So that is the challenge I lay at the feet of every one of my colleagues in the Conservative Party. Talk to this generation in the way that Cameron spoke to mine. Engage, challenge and be challenged. If we do we reap the rewards and change this country. If we don’t, others will. And we, as a party and as a country, cannot afford that.

Charlotte Gill’s Podcasts Review 1) Nick Robinson with Rachel Reeves, Steven Edginton with Jordan Peterson

29 Sep

Every fortnight from now on, ConservativeHome will compile a handful of podcast recommendations – content that has been published in the weeks preceding – for its readers. Although these will mainly focus on podcasts for conservative listeners, we will try to include other options – should they be particularly interesting. Sometimes this feature will contain other types of media.

Title: Political Thinking with Nick Robinson
Host: As above
Episode: The Rachel Reeves One

Link: Click here
Duration: 36:15 minutes
Published: September 24

What’s it about?

With the Labour Conference wrapping up, readers may be somewhat reluctant to hear any more from party members (nor the words “cervix” and “scum” any time soon…). However, this interview between Reeves and Robinson offers an upbeat and insightful look into the former’s politics; perhaps the most interesting revelation is how skilled Reeves is at chess (the former under-14s champion for the UK).

During the course, Robinson delves into Reeves’ childhood, her experience working for the British Embassy in Washington D.C., as well as exploring how she got into politics. The interview shows a softer side of the party.

Some teaser quotes:
  • “I didn’t play the Queen’s Gambit… I was more the Sicilian defence.”
  • “Christian socialist values are my values. I was always brought up that you should give something back, but also that you should work as hard as you can.”
  • “I didn’t agree with Thatcher’s politics and values, but I think in some ways she inspired women to believe that they could do it (lead).”
  • “Well Labour just keep losing; we’ve lost four elections in a row now… Why have we lost four elections in a row? Because people didn’t trust us.”

Title: Off Script – The Telegraph
Host: Steven Edginton
Episode: Jordan Peterson: The collapse of our values is a greater threat than climate change

Duration: 56:23 minutes
Published: September 24

What’s it about?

“Why are you a phenomenon?” begins Steven Edginton in this revealing exchange with Jordan Peterson, which has clocked up over 390,000 views (at the time of writing). It’s a question that leaves Peterson uncharacteristically lost for words. But Canada’s famous psychologist soon has lots to say on everything from his infamous interviews with Cathy Newman and Helen Lewis (“there’s a particular viciousness about British journalists”) to whether he could become a cult figure.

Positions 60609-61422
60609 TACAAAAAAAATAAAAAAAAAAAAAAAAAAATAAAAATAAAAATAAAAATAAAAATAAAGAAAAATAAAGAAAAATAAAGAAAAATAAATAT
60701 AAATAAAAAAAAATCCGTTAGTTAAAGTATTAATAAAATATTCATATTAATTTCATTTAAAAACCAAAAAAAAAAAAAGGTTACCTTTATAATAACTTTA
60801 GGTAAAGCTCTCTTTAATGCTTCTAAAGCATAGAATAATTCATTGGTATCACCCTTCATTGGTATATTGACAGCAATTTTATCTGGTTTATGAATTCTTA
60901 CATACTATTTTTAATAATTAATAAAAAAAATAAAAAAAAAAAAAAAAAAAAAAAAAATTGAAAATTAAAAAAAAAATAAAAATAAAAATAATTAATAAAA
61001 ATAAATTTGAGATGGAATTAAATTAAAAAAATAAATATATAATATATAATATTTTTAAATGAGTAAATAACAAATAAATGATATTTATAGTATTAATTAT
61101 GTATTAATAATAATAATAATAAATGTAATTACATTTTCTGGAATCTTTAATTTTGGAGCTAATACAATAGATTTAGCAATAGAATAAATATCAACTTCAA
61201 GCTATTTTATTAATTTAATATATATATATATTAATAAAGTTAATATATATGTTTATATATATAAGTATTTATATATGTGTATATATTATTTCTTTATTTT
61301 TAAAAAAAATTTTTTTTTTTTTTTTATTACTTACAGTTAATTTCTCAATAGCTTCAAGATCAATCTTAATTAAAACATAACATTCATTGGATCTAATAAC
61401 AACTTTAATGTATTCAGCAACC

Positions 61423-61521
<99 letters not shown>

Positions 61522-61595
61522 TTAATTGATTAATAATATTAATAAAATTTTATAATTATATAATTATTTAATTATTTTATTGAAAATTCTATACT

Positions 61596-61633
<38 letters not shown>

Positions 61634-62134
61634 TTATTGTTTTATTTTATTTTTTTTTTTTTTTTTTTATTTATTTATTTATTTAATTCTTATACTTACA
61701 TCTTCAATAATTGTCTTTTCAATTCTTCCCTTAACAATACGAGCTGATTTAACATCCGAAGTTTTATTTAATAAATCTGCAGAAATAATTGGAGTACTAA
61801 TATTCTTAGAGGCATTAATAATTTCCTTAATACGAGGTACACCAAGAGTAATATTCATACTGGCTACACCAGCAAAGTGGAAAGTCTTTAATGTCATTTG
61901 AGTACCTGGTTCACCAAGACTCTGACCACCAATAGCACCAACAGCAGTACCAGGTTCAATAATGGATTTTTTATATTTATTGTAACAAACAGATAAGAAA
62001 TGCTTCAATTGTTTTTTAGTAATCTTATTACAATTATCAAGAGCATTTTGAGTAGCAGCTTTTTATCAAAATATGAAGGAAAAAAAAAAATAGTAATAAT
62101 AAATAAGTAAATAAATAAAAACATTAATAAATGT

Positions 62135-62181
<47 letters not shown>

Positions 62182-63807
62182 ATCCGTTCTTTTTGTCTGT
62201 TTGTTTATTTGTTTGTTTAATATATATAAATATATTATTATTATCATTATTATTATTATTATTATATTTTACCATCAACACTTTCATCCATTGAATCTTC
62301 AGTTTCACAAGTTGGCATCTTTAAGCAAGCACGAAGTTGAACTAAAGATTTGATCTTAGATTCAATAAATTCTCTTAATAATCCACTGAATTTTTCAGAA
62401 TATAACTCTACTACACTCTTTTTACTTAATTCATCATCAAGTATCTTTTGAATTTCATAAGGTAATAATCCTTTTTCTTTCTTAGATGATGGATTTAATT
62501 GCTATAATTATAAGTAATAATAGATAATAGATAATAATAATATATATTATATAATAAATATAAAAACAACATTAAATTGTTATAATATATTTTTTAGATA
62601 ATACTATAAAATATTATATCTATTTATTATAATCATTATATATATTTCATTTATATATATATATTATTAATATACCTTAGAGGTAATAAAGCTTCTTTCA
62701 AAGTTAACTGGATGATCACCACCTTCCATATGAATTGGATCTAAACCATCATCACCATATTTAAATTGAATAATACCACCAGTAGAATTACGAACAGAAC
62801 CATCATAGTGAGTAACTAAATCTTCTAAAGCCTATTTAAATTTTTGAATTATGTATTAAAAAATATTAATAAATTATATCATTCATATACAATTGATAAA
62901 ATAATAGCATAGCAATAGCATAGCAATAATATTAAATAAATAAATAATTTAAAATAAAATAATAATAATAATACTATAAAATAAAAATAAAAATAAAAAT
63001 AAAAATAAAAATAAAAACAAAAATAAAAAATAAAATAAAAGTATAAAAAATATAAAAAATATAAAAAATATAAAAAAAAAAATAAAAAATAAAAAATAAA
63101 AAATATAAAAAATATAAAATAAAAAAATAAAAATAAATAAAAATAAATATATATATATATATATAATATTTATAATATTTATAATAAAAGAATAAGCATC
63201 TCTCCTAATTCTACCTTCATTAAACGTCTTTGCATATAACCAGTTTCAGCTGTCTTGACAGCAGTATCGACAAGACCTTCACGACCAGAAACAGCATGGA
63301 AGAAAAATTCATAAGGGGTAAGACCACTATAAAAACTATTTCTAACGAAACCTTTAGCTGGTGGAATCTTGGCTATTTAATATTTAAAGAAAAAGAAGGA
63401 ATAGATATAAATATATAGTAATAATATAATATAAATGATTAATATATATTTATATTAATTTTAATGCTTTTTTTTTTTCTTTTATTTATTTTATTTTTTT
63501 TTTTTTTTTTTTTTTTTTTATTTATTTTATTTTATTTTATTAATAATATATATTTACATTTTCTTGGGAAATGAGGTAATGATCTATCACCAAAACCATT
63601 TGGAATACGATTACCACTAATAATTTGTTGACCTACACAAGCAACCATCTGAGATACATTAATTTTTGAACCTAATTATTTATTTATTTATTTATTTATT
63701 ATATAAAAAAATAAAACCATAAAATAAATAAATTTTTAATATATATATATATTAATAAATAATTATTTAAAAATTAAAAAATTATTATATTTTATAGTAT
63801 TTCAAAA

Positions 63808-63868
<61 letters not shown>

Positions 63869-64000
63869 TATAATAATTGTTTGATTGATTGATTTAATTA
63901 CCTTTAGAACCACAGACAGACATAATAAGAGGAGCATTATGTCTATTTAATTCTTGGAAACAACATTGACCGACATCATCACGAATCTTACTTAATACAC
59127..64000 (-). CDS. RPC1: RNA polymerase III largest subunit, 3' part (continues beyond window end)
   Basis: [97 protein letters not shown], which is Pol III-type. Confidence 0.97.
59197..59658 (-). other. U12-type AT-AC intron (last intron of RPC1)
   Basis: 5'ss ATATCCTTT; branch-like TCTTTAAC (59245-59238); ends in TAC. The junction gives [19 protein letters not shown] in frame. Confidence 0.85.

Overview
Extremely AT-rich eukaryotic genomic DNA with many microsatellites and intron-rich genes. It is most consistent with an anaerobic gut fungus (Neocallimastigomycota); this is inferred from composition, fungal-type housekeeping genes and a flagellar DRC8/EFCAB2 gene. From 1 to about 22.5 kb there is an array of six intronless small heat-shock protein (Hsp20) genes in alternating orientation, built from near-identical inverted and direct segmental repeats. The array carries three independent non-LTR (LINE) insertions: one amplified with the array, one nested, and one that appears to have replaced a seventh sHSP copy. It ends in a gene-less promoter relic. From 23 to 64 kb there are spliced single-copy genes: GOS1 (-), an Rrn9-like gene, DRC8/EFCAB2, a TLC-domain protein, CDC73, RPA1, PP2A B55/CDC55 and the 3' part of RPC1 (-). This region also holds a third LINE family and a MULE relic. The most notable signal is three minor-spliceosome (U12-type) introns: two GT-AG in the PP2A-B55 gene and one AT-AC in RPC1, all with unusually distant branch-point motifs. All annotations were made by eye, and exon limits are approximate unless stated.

Some teaser quotes:
  • On the Newman interview: “It was so preposterous; the interview was so absurd; it was so palpably ridiculous that it couldn’t be believed; it was surreal. And then since then my whole life has just been one surreal event after another.”
  • On how easily Western societies adapted to lockdowns: “We certainly imitated totalitarian China almost instantly… It’s possible that we’re primed to imitate the first actor in a crisis, like a herd.”
  • “I don’t like the mandated vaccines; I think that’s a dreadful error. I think it’s a terrible mistake, and I think it’s an indication of failure of policy.”

Title: UnHerd with Freddie Sayers
Host: Freddie Sayers
Episode: Sweden won the argument on Covid

Duration: 21:15 minutes
Published: September 23

What’s it about?

“Judge me in a year”, were the words of Anders Tegnell, Sweden’s Chief Epidemiologist and now one of the world’s most controversial figures, when UnHerd interviewed him in 2020. The channel was one of the first to take a huge interest in his “herd immunity” strategy, which attracted mass criticism across the globe.

When grilled on whether the policy has been a success or a failure, Tegnell replies that the “question is very, very difficult to untangle”; it sets the tone for the interview, in which – for one of the most decisive epidemiologists – he remains fairly indecisive on the way forward in Covid. Far from being someone who wants to provoke debate, Tegnell emerges as a moderate and solemn figure.

Some teaser quotes:
  • “Even with a fantastic vaccine the way we’re having, we can control [Covid], but we cannot eradicate it. And I think that’s the difference we need to understand and deal with.”
  • “I really do believe that we’re going to have a much easier winter than last winter. Because really, 95, 96 per cent of the people that really got badly hurt last winter, they are now vaccinated, and they have a good protection.”
  • “It’s been reasonably peaceful in Sweden. We haven’t had a huge divide like in the United States and other places.”

Shabana Raman: It’s time to close the attainment gap by putting power into parents’ hands

30 Aug

Shabana Raman is Director of Mathematics Improvement for the EKC Group, which is a family of six community-based colleges across East Kent. She is also the Chair of the Board of Trustees for the Invicta National Academy CIC.

Who remembers that YouGov poll of 944 Conservative members, showing that 55 per cent believed that Sajid Javid did not look or sound like a typical Conservative? Well, this resonates with me. I often get asked, “Why the Conservative Party? You are an immigrant in this country and they are anti-immigration!”